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Viewpoint: Creating hydrogen at sea

Viewpoint: Creating hydrogen at sea

By Jeremy Williams

Three years ago I wrote about a proposal to install an electrolyser in an offshore wind turbine and make hydrogen. It would allow offshore wind farms to produce gas instead of electricity, a fairly radical proposal. It was just an idea at the time, but three years later, something very similar has recently been achieved. The world’s first offshore hydrogen plant has just delivered its first gas.

Built by the company Lhyfe, the Sealhyfe platform is based near Le Croisic, off the French coast. It was tested onshore last year, and then was towed into position and plugged into an undersea hub last month. It is now drawing energy from a nearby floating wind turbine, and water from the sea. The seawater is desalinated and purified and then split in a 1 MW electrolyser. The platform can generate 400kg of hydrogen a day.

Sealhyfe is designed to be unmanned and autonomous, safely operating 20km out at sea in even harsh conditions. It will now be studied in detail to see how it performs, informing the design of larger commercial platforms.

Those are already on their way, and Lhyfe just announced a system ten times bigger for deployment in 2026. Called Hydrogen Offshore Production for Europe (or HOPE), it will be based a kilometre off the Belgian coast in an area designated for testing offshore technologies. If all goes to plan, it will create four tonnes of hydrogen a day and pipe it to the mainland for use in local businesses.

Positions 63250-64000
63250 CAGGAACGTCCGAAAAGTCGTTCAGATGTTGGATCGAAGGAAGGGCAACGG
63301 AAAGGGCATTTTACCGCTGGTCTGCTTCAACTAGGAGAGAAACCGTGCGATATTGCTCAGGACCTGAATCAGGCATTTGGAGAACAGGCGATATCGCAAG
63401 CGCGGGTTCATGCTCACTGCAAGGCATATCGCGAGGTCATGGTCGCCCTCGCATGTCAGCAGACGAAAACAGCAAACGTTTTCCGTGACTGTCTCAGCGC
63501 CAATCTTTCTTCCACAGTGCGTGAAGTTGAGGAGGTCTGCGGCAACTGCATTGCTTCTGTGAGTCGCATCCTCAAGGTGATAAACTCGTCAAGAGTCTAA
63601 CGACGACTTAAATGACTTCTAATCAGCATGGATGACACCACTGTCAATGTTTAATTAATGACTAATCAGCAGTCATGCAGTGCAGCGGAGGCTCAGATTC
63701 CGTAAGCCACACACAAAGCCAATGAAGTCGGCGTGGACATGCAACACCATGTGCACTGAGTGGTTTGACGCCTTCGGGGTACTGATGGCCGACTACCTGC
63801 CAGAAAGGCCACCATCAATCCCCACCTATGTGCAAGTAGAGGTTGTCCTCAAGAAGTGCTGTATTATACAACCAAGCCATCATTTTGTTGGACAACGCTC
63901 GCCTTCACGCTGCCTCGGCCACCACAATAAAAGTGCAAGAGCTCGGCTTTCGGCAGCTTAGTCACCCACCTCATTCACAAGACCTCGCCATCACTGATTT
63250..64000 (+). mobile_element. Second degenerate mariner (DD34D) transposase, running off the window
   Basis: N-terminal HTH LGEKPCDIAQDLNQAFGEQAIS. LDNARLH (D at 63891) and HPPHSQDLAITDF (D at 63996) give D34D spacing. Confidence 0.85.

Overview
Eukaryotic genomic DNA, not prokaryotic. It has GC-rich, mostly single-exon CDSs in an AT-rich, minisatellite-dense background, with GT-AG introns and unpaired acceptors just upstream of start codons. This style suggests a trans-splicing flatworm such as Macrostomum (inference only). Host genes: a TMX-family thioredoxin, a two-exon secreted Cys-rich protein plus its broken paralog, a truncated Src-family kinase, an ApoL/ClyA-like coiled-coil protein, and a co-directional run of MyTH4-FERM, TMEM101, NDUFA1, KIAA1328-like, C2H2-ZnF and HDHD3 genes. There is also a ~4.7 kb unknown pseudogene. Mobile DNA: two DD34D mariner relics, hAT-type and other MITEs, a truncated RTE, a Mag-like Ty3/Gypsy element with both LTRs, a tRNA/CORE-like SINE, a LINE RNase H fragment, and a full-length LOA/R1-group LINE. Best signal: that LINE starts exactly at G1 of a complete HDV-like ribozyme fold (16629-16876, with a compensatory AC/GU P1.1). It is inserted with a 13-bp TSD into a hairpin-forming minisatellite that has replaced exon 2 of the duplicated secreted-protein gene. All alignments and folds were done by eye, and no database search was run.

As I’ve described before, hydrogen isn’t a green technology in itself. It’s only as good as the technology used to create it, and the most common way is to split it from fossil gas. That’s proving to be a handy way for the oil and gas companies to muscle in on the energy transition and prolong their gas sales. Creating it with renewable energy and an electrolyser makes it a genuinely a green energy option, ready to be used in transport or industry. For some things, such as the steel industry or aviation, hydrogen looks like the best solution to get them to zero carbon. So we need pioneering projects like these ones that prove that clean commercial production is possible and that there’s a market for it.

There’s another angle that interests me: if it works, hydrogen could be a new focus for places in the world that have established expertise in offshore operations. Places like Scotland, where whole communities currently rely on the dwindling activity in the North Sea, and where jobs are at risk from net zero policy and falling reserves. Can we recycle our North Sea infrastructure to deliver clean hydrogen instead? Some people think so. If we can, it could play a role in a just transition that doesn’t leave oil and gas workers unemployed as the world leaves those fuels behind.

First published in The Earthbound Report.

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